Angus Nurse has published a scholarly article in The Comics Grid See No Evil, Print No Evil: The Criminalization of Free Speech in DMZ which examines contemporary notions of free speech and the criminalization of journalistic expression since 9/11.
First off, this isn't intended to be a partisan political post. I really am trying to approach this from a history/social science angle. The topic I'm addressing is already being vigorously discussed in social media, at home, in the hallways, and in the classroom. I'm writing with the hope of helping to ground the discussion in American history.
Remember sitting in history class thinking: "If I was alive then, I would've..."? Well you are alive now. Whatever you're doing is what you would've done.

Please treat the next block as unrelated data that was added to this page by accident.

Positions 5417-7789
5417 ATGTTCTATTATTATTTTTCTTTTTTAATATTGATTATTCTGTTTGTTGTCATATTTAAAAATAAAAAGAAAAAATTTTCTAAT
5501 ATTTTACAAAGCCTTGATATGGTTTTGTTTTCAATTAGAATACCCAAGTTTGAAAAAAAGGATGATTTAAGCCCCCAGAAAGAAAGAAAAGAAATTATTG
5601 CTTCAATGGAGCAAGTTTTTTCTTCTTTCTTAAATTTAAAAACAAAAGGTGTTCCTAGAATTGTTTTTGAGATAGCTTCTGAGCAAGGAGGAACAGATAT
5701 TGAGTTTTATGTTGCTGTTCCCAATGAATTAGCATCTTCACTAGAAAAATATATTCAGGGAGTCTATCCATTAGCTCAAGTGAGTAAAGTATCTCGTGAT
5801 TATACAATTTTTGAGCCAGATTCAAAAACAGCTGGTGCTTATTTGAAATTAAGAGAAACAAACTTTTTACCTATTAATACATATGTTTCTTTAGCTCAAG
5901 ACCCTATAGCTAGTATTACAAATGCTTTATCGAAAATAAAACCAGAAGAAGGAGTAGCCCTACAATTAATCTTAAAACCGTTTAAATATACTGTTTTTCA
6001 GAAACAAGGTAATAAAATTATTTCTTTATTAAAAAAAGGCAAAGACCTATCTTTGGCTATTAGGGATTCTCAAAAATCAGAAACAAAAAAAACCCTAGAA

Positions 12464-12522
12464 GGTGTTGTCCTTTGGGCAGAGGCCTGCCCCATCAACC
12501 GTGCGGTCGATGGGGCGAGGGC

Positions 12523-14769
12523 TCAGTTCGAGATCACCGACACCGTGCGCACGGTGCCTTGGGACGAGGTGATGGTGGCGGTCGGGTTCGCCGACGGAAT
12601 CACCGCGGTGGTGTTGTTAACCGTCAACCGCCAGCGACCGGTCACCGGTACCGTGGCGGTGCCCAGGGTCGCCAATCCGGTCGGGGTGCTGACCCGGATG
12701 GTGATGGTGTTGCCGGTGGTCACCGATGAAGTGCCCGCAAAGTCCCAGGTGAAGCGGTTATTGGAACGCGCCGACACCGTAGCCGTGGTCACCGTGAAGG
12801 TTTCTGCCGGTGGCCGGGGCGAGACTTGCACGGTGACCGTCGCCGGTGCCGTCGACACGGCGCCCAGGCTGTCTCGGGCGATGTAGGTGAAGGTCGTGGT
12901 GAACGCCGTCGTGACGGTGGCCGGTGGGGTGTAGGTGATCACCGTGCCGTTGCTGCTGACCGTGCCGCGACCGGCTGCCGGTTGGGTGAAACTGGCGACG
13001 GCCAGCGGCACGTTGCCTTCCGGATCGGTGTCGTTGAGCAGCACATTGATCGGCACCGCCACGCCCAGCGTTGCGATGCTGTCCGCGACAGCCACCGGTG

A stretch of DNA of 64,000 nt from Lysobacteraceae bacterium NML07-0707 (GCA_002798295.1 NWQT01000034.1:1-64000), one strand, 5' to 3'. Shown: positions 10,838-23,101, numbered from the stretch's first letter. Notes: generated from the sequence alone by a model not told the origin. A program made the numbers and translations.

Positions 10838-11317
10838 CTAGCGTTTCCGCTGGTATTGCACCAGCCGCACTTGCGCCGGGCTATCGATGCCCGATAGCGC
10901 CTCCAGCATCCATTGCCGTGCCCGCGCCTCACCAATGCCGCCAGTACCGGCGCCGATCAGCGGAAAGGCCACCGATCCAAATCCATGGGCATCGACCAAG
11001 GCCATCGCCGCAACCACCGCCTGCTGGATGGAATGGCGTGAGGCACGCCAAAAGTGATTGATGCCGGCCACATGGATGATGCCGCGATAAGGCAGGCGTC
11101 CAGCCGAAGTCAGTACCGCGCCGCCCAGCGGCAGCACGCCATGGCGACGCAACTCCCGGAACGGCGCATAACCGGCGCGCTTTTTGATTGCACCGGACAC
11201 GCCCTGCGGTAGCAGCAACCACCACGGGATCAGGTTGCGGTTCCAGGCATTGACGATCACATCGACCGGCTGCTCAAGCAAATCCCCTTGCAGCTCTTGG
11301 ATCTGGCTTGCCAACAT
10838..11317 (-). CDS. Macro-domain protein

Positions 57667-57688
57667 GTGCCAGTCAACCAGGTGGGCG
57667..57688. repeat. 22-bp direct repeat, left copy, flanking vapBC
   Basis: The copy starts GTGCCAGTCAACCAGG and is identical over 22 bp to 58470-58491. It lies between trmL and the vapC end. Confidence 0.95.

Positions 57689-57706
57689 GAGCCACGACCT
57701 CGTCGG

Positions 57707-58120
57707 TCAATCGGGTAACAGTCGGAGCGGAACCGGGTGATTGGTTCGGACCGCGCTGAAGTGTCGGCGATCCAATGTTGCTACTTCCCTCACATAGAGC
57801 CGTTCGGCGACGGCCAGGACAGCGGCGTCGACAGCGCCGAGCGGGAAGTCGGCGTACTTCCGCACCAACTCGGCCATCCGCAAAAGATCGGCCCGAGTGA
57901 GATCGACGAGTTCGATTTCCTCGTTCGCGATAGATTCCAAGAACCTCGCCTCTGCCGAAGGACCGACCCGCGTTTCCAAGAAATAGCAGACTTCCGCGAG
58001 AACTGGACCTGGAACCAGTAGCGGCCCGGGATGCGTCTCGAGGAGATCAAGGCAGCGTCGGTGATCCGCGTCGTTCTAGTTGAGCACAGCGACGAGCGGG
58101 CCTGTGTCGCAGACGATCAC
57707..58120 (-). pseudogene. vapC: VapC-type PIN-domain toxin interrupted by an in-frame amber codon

Silence isn't just minding your own business.
While reflecting on my student teaching experience, and the program as a whole, I thought of some of the advice I would give myself it I could travel back in time to the start of my master's degree program last fall.
Gavin Aung Than of Zen Pencils once again delivers a timely message that needs to be heard and a lesson that badly needs be taught over, and over again. The inspiration for this comic is one of Robert F. Kennedy's most important speeches, titled ‘On the mindless menace of violence’, which Kennedy gave on April 5, 1968, the day after the assassination of Martin Luther King Jr.
Please visit Zen Pencils to read the full comic.
In the immortal words of Depeche Mode (and Jerry Maguire): Here is a plea. From my heart to you.